Tuesday, 25 September 2012

English Lager Beer Brewery wound up (part two)

As often in these financial disasters, a bank paid a central role.

Remember that up until this point none of the directors had turned up to the meeting.
"The Chairman, in answer to Mr. Dyer, said he had been informed that an execution was levied on Saturday by the National Bank of Wales. The Committee were of opinion that any winding up should be perfectly independent of the Bank or those representing it.

Mr. Stevens, who said he represented shareholders to the extent of £4,000, alluded to a passage in the prospectus (dated January, 1890) with which the Company originated. One paragraph stated that a contract bad been entered into, dated 7th November, 1889, between Charles Stewart Colley of the one part and Arthur James Evans as trustee for the Company on the other part, and that that contract might be seen at the office of the Company's solicitors. That was an important document but it had not been produced when they called for it. Perhaps Mr. Humby could throw some light upon it ?

 Mr. Humby said in some way the contract was lost. He said it was left with the Bank of Wales but the Bank said " No." At an early point in the constitution of the Company, two years ago, the contract was called for and could not be found. But (in answer to Mr. Dyer) the draft could be obtained.

Mr. Dyer—Perhaps Mr. Humby can tell us whether under that contract any shares were issued fully paid up, or to be issued ?

Mr. Humby—No.

Mr. Stevens thought the money taken could hardly have paid the brewer's salary.

In the course of discussion it was stated that the directors named upon the prospectus were F. E. Crawshay, J.P., Bridgend, Glamorganshire, Chairman, deputy-chairman of tbe National Bank of Wales; A. T. Perkins, J.P., East Court, Wells, Somerset; Major R. Howell, Oaklands, Aberdare, Glamorganshire, director of the National Bank of Wales; John Bellamy Payne, millowner and manufacturer, Chard, Somerset; James P. Hall, Bathampton. The first three, added the Chairman, appeared to be still directors, and the last six months Col. Perkins seemed to have discharged the duties of managing director. Mr. Payne, an exceedingly old man, never seemed to have acted; Mr. Hall, on becoming secretary, by the articles of association ceased to be a director.

At this point Col. Perkins entered, and explained that he had travelled from Cardiff and been detained. In answer to a question he said he had neither seen the other directors, heard of them, nor had communication with them.

The Chairman said he thought from what had come to his knowledge tbat the liquidator should have power to go to the courts for assistance. A resolution to wind np the Company having been carried, the question of the appointment of liquidator was raised.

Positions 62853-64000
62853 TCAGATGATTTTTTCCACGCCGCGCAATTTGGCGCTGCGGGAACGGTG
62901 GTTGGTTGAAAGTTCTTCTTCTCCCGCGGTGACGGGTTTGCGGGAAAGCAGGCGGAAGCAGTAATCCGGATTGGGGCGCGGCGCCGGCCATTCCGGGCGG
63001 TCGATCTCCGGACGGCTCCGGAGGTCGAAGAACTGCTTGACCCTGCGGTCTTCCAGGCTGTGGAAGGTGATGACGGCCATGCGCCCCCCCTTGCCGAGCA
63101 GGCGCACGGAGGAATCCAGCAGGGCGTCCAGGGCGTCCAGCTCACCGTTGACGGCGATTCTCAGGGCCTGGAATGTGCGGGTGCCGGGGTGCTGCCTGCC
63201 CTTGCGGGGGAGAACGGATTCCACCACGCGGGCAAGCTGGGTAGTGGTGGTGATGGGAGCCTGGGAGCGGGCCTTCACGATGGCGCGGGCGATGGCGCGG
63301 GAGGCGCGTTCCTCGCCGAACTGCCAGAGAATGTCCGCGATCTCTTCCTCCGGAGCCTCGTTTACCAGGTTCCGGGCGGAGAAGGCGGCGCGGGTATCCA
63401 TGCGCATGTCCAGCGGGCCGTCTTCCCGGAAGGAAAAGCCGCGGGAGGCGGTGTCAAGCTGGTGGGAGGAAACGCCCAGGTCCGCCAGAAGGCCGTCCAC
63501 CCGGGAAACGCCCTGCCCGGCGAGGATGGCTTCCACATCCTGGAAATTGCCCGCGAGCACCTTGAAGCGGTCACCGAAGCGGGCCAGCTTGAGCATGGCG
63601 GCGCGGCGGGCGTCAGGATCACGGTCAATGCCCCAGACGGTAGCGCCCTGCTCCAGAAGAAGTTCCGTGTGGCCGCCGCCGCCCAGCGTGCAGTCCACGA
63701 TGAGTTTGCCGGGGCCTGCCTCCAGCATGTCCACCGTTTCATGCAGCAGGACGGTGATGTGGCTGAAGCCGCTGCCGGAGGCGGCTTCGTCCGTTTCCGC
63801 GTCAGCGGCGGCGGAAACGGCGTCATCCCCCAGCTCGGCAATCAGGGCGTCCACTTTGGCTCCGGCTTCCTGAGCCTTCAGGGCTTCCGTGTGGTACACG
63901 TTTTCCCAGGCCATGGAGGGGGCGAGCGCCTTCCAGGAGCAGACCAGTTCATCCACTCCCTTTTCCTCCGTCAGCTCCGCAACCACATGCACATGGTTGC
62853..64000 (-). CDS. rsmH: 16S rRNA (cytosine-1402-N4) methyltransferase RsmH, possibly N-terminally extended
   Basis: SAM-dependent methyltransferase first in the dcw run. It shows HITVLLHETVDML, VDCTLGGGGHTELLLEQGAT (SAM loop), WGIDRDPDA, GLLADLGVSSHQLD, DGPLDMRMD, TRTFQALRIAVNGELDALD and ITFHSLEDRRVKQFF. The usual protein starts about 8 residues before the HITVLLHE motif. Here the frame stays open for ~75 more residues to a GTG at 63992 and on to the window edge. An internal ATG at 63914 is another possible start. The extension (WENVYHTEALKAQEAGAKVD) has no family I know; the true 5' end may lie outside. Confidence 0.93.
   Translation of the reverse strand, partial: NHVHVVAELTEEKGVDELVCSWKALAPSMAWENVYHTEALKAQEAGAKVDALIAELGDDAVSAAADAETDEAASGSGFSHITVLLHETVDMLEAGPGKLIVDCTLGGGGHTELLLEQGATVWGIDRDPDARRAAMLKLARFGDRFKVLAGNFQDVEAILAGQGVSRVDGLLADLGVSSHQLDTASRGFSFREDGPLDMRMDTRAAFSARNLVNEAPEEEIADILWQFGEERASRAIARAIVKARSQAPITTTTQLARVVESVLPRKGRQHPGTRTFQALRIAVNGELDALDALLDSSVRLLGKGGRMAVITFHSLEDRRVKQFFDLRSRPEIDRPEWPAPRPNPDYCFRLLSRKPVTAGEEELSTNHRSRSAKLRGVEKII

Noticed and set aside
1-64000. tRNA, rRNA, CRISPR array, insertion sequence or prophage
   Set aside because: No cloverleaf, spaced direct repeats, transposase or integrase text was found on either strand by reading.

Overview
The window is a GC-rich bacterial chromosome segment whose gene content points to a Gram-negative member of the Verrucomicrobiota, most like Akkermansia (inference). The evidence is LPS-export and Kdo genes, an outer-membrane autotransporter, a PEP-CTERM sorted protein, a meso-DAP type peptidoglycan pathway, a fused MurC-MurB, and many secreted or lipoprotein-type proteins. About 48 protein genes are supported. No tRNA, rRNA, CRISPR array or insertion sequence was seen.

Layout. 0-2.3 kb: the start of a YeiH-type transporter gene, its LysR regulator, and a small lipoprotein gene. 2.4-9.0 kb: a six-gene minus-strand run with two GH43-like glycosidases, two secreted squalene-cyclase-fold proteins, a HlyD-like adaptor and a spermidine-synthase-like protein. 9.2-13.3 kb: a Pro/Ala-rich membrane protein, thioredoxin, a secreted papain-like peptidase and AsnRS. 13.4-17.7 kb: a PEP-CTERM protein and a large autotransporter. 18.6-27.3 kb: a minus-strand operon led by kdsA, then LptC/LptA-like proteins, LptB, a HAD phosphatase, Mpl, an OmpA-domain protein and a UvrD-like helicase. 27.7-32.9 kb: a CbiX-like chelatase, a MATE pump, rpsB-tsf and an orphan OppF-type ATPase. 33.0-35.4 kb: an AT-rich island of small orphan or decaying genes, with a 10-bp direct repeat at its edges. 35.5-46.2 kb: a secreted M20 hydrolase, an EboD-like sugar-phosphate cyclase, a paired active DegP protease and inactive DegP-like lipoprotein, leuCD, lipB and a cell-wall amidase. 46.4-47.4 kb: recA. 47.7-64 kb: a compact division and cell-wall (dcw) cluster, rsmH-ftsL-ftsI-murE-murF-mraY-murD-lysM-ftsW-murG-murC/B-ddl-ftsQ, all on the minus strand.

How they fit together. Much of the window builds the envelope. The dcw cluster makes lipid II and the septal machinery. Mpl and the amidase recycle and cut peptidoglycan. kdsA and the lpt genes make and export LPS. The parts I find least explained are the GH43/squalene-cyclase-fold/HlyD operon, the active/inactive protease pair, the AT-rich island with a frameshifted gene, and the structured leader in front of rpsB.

Mr. Ferguson said the shareholders and the committee had been most shabbily treated. He would, however, say this—he was sure there was nothing wilful on the part of Colonel Perkins, but that it was want of business capacity. He did not suppose he would have allowed the Company to get into that serious state had he known otherwise.

Colonel Perkins said he knew there had been mis-management, and if he had to give evidence on oath he would say things in his own defence he would leave unsaid now. But he could not hold himself entirely to blame ; he was but one of a body, and had been over-ruled. He was anxious for a thoroughly independent inquiry.

It was decided to appoint as liquidator Mr. Benjamin Newstead, of the firm of J. F. Lovering and Co., chartered accountants, 3, Church-passage, Guildhall, London, and it was further resolved to instruct and empower him to apply to the Court forthwith for an order that the Company be wound up compulsorily, or under the supervision of the Court.

The Chairman alluded to the celerity with which the National Bank of Wales had put in its execution, and Colonel Perkins said he believed the reason was there was another imminent. He added that if he had been wrong in not taking measures with regard to the writ, it was because he did not know what to do with such a document. —(laughter)—as he had had no experience with them The Colonel added that he had all the books in his care after the Committee of investigation finished, and had kept the business going by paying small payments and receiving the same."
Bath Chronicle and Weekly Gazette - Thursday 10 August 1893, page 3.

Losing the contract with Mr. Colley seems rather careless. Unless, of course, it had never existed in the first place. No shares seem to have been sold on account of it, at any rate.

It must have been quite a sight when poor old Col. Perkins finally turned up. There's something very fishy about the way the other directors left Perkins to face the shareholders. And the way he'd been left to try and run the company. He seemed terribly out of his depth, will-meaning as he might have been. His oblique remarks about the evidence he would give on oath suggest some dodgy dealing by the other directors.

And isn't it odd that one of the directors was chairman of the National Bank of Wales and another a director? The very bank that was trying to have the company wound up. There seems to be a conflict of interest at the very least.

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